Artist Ben Blount took the spotlight Nov. 7, in the Wriston Auditorium to present his work in a presentation called “See Something, Say Something.”
Blount is a visual artist specializing in books, type and, as he put it, “putting ink on paper.” As a child, Blount was an “art kid,” and started out his journey to a career in the arts by drawing Snoopy and other Peanuts cartoon characters. He also told stories to go along with the comics he drew and listened to hip-hop that had bases in activism. These experiences he cited as influential to the kind of artist he is now.
He grew up in Detroit and attended a school with primarily Black students. Then, for college, he attended Washington University in St. Louis and obtained a degree in graphic design. From there, he took some printmaking classes and fell in love with the medium. Because he took these classes and loved them so much, he went to grad school for letterpress at Columbia College in Chicago. His chosen medium even now is the letterpress, handprinted with wood type.
Much of his work now is centered around being Black and how people can evolve and inform their thinking on race and the Black experience. One notable exhibit that he created was called “Eyes Wide Shut.” It featured 100 letterpress posters plastered in a 10-by-10-foot room with the phrase “white supremacy is,” followed with an adjective such as “traumatic,” “intentional,” “all the rage” or “asinine.” The idea came to him as he considered whether there was a difference between white supremacy and racism. The exhibit was designed to illustrate that there really is not.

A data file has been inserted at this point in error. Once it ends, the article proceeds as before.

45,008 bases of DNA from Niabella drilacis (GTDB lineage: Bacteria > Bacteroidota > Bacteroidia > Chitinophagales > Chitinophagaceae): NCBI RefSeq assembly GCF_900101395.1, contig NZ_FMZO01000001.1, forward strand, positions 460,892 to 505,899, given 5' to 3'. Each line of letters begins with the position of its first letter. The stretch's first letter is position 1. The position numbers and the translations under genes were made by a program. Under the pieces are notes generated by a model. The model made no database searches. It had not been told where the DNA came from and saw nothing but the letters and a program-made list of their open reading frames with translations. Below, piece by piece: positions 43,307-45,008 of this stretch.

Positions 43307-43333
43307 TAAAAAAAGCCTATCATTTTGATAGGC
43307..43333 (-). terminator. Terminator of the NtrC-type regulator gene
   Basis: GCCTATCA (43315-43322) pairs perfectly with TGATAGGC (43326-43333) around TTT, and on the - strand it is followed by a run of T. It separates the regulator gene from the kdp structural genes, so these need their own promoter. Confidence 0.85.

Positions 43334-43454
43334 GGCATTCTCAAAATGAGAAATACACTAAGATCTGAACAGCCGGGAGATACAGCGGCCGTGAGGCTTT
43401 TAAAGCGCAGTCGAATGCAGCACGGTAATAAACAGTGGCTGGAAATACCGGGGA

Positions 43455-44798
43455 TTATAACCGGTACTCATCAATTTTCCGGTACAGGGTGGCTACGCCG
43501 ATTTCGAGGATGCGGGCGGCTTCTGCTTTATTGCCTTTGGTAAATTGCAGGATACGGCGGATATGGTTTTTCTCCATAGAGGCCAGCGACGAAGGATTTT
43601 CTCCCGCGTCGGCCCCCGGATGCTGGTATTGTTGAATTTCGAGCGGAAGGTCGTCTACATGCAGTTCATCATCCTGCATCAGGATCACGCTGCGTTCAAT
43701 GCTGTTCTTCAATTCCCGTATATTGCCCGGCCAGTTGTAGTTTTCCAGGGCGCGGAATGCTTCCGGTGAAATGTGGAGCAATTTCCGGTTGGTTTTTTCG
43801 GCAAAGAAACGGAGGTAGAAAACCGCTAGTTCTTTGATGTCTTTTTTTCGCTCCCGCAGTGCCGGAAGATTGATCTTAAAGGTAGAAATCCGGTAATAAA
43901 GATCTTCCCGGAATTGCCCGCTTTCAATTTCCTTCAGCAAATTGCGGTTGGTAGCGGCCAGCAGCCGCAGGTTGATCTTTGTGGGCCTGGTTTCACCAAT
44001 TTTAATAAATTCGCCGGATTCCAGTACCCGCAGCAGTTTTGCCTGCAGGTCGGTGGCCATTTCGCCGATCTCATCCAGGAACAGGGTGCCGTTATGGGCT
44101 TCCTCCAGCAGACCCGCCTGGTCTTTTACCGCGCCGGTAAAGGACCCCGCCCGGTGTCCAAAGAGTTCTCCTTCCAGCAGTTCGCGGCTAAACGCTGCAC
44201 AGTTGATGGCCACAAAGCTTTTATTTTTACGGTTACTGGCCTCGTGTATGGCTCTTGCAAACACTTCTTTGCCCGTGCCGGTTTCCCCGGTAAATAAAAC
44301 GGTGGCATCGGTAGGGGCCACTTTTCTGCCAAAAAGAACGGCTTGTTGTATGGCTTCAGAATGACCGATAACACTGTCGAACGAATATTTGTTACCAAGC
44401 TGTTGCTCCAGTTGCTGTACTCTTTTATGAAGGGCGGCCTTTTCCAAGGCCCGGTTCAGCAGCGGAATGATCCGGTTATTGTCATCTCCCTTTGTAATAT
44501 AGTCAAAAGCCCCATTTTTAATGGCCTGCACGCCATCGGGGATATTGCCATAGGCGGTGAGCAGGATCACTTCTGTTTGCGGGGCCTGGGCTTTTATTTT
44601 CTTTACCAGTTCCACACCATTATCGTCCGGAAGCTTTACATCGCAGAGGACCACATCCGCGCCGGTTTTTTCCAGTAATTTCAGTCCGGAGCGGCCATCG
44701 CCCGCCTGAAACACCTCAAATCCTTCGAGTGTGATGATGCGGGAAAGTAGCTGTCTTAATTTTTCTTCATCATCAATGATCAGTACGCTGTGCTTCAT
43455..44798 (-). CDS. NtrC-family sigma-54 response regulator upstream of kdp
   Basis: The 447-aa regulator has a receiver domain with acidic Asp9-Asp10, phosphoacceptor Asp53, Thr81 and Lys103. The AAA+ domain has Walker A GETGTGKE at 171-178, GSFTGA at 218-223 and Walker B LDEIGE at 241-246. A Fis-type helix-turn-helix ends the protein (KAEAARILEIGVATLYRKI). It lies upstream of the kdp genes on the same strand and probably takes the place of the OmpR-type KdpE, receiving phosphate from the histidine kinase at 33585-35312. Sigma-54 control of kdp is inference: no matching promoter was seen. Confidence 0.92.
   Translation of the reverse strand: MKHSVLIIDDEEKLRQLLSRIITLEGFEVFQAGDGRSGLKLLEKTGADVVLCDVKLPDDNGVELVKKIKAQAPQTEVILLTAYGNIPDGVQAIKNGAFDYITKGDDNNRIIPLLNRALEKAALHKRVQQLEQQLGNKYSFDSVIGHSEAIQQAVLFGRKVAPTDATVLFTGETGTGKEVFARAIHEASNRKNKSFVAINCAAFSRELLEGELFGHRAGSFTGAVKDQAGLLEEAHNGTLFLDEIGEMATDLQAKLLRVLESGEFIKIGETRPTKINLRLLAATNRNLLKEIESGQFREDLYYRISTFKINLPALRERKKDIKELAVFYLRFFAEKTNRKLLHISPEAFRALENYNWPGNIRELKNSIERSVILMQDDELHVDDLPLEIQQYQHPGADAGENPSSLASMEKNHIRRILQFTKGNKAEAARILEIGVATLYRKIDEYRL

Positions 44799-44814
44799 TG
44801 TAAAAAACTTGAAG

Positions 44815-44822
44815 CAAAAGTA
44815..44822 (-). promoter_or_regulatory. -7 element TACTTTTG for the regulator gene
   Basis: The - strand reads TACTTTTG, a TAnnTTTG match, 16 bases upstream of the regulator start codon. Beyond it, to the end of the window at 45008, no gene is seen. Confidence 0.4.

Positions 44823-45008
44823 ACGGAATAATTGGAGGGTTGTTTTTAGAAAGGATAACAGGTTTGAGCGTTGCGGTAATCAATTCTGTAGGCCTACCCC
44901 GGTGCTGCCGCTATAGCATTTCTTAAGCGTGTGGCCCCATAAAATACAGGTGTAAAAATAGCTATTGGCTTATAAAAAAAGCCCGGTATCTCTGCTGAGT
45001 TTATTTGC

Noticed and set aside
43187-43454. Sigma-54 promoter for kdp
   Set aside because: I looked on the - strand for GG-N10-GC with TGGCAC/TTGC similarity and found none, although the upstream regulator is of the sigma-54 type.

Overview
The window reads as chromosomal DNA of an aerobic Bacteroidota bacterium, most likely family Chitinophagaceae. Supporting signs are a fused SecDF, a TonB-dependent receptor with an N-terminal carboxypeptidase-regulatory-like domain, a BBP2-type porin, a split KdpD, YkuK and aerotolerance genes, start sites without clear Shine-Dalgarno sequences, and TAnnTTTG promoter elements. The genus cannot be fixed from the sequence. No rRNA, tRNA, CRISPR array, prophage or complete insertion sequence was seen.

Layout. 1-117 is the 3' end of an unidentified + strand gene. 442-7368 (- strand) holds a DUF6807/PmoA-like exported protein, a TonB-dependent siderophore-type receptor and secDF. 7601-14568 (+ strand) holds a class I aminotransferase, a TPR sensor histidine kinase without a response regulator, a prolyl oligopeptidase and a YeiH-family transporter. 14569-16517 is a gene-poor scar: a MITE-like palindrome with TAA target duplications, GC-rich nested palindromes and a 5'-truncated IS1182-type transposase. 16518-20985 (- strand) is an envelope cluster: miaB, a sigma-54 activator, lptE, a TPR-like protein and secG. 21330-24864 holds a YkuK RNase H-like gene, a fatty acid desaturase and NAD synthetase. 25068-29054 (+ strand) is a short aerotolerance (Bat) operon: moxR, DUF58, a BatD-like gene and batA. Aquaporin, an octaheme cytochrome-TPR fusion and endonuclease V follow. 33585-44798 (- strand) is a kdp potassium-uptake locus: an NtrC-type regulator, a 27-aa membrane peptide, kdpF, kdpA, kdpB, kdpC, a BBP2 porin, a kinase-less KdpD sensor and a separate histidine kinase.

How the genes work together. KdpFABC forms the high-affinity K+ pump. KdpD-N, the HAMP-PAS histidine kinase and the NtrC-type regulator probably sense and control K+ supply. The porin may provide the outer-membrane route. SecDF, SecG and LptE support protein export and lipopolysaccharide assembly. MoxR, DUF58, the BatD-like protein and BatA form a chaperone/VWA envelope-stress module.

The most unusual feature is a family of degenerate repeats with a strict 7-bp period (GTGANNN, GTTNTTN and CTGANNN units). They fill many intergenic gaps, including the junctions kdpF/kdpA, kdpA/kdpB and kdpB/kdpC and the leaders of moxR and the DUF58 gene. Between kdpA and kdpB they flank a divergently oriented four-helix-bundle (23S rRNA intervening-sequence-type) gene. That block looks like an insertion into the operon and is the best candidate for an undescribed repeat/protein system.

In another piece, a book, he transcribed the stories people told him about the first time they felt like “the other.” The results were individual and humanizing and unifying; a testament that there are so many ways that people can be better to each other.
With each piece he creates, Blount sets out to start a conversation and to inspire people to move, act or do something they have not done before in an effort to understand cultural differences a little better. He said to his audience in Wriston that everyone needs to realize that “people outside of you are affected by things.”
From Nov. 5 until Nov. 7, Blount spent time with the printmaking students here at Lawrence to start work on his latest project, which draws attention to the 400th anniversary of the first African slaves coming to America, which was in 1619. Students gained valuable time in the print studio with him, and he worked with them to pull prints for the first several pages of the book that he will finish in his studio, Make, in Evanston, Ill.
Among the advice that Blount gave, one big thing that he practices himself is that even though he frequently has doubts about his art, he believes that it is important to put it out there regardless of whether he thinks it is good enough or not. For more information on Blount, he can be found on Instagram @Blountben, as well as on his website, benblount.com